Reposted by The ResumeWonders Blog
For the past year college students have been hearing and probably feeling first hand the effects of the economy. Student loans are harder to get, interest rates are higher, available internships are down 20%, and stats on the staggering number of new graduates still unemployed leaves little to get excited about. So, what can new graduates do that will help them get ahead of other 2009 graduates that are also looking for work?
Keep Your Documents Updated
You’ve got to have really well developed documents including your resume, cover letter, and references, and addendums that are targeted to what you are looking for. Which means, if you are looking in a few different directions, you might want have a few different versions of your resume? As a new graduate you probably won’t have too much to change in order to make each resume specific in its own right.
For example, you might want a resume focused on your engineering education, internship, classes and projects you worked on in school. For this entry-level resume, all the information should be based on your engineering experience.
If however, you’ve been an assistant manager and manager in an ice cream store on campus for the last 3 or 4 years and want to have a resume focused on your management experience, then all the information in the resume should focus on management. You might include classes in management and business or communications.
Remember also to highlight any other involvement including volunteer positions you have held, that can showcase additional management skills. Don’t forget to change the cover letter to match each resume you develop and can even be tweaked for each job you apply, for maximum affect.
It is a great idea to have your resume updated yearly so you are prepared for any new opportunity that comes your way. I get calls all the time from people trying to take advantage of some great opportunity and are not ready or have lost out because they didn’t have an up-to-date resume – and now realize the importance of being prepared.
Keep Documents Together
When going to interviews bring a portfolio to hold your resume, cover letter, references, addendums, college transcripts, and all relevant academic, social, sport and volunteer related awards and achievements. This will keep you organized and will show employees you are motivated and ready to move forward.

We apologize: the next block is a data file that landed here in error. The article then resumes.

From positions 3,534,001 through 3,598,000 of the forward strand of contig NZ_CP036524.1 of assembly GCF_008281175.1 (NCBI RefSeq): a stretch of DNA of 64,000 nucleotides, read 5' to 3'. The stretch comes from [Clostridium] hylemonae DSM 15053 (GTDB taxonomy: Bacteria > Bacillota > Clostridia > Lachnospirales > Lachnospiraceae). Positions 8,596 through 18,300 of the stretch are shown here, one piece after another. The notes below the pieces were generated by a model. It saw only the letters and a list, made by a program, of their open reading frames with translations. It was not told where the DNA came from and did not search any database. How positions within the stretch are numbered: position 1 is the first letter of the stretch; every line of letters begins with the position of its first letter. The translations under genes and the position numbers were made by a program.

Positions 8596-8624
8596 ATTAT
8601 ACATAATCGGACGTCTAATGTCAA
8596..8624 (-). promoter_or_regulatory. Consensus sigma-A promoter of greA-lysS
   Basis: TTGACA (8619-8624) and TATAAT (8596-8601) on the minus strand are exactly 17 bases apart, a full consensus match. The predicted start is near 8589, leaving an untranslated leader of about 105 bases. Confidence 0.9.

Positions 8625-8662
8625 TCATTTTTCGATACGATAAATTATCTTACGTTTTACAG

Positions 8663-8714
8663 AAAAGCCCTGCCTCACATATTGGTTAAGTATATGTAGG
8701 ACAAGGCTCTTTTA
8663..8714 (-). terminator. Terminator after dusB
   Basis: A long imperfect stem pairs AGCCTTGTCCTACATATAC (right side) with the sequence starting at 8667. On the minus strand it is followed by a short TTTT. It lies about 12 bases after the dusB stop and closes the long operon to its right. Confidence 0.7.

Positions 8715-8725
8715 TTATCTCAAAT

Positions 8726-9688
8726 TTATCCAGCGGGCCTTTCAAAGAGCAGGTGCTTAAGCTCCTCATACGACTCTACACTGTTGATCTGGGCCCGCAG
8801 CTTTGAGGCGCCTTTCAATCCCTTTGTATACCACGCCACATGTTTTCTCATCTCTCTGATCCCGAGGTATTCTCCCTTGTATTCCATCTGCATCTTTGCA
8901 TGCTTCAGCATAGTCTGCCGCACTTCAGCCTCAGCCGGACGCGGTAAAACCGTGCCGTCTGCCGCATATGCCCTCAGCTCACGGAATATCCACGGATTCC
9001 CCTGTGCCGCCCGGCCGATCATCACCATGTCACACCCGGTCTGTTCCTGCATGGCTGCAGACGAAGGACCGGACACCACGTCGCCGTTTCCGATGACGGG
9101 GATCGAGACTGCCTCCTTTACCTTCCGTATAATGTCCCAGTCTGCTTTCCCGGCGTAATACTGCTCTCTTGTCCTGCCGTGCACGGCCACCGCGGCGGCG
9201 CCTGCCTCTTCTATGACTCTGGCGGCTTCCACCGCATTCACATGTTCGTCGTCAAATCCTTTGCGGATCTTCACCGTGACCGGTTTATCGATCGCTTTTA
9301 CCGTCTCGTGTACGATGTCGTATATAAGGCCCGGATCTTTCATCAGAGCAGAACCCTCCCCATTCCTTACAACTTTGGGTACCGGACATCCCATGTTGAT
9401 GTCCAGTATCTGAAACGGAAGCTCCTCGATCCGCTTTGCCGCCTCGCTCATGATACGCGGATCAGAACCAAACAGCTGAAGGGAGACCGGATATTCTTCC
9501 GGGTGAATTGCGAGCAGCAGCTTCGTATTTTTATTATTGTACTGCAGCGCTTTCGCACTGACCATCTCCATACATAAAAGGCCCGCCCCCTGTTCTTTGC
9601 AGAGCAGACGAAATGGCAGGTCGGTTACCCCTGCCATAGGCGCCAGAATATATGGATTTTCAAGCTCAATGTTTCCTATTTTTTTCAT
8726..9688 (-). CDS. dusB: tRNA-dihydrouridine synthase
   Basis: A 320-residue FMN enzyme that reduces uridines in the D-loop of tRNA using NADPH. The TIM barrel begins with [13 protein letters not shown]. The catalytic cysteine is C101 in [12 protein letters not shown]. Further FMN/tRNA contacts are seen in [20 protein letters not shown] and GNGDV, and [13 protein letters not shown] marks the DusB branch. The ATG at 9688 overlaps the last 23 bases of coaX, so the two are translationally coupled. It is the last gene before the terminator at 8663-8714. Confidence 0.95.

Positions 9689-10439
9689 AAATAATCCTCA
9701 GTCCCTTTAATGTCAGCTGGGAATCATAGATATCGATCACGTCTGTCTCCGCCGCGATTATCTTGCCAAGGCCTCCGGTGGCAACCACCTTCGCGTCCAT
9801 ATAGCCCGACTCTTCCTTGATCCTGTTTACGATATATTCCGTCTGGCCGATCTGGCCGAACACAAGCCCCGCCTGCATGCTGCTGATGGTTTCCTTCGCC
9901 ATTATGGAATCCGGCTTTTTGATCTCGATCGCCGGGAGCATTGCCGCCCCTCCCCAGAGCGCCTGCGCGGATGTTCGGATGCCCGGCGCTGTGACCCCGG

Another great tip that helps new graduates throughout their entire career is to keep a box, file, or drawer designated for your achievements. Throughout your career you’ll work on really impressive projects, programs, products or deals that you’ll want to showcase in future resumes. While working on them they are all consuming and you can’t imagine not retaining all the facts and figures, but in a few years after several more “big” deals, the details might start to fade.
So keep records. With the job market how it is today, if you are let go you may only have 20 minutes to pack up your belongings. Not having access to those facts and figures could be a regret down the road. You won’t have to use exact figures if you feel a conflict in confidentiality, but you will still be able to use the information for effective achievements.
Start Building a Solid Contact List
Networking accounts for more than 80% of current job hires. Building a network of contacts will help with future job searching and quite possibly enhance your career performance.
The list will evolve as you meet new people, land new jobs and grow. Keeping a current list will make it easier to weed through potential contacts later when unexpectedly needed. Having a current list keeps people that could be potential mentors, coworkers, employees, or someone you can help close. Your list can have contact names, phone numbers, place of employment, industry and field of employment, email addresses, and anything else that might help later.
Building your list will not only help with your job search but might also be a viable resource during your working career. It makes for a fast and detailed reference list of vendors, suppliers, mentors, trainers, and other assistance you may need to succeed at a job.
As young professionals with so much to look forward to, there is also much to learn as you graduate and begin your career search. It can be daunting, confusing, scary, exciting, and long, but make it a true learning experience. Keep these tips in mind to help you stayed prepared, organized, connected and ready for the next awesome opportunity.